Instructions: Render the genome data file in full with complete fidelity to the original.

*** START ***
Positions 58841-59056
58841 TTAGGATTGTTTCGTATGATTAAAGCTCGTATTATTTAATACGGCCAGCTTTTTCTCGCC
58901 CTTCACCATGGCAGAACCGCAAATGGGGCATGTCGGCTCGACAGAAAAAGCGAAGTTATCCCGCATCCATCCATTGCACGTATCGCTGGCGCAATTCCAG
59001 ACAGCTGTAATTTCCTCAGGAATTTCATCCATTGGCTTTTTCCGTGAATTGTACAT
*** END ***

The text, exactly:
Positions 58841-59056
58841 TTAGGATTGTTTCGTATGATTAAAGCTCGTATTATTTAATACGGCCAGCTTTTTCTCGCC
58901 CTTCACCATGGCAGAACCGCAAATGGGGCATGTCGGCTCGACAGAAAAAGCGAAGTTATCCCGCATCCATCCATTGCACGTATCGCTGGCGCAATTCCAG
59001 ACAGCTGTAATTTCCTCAGGAATTTCATCCATTGGCTTTTTCCGTGAATTGTACAT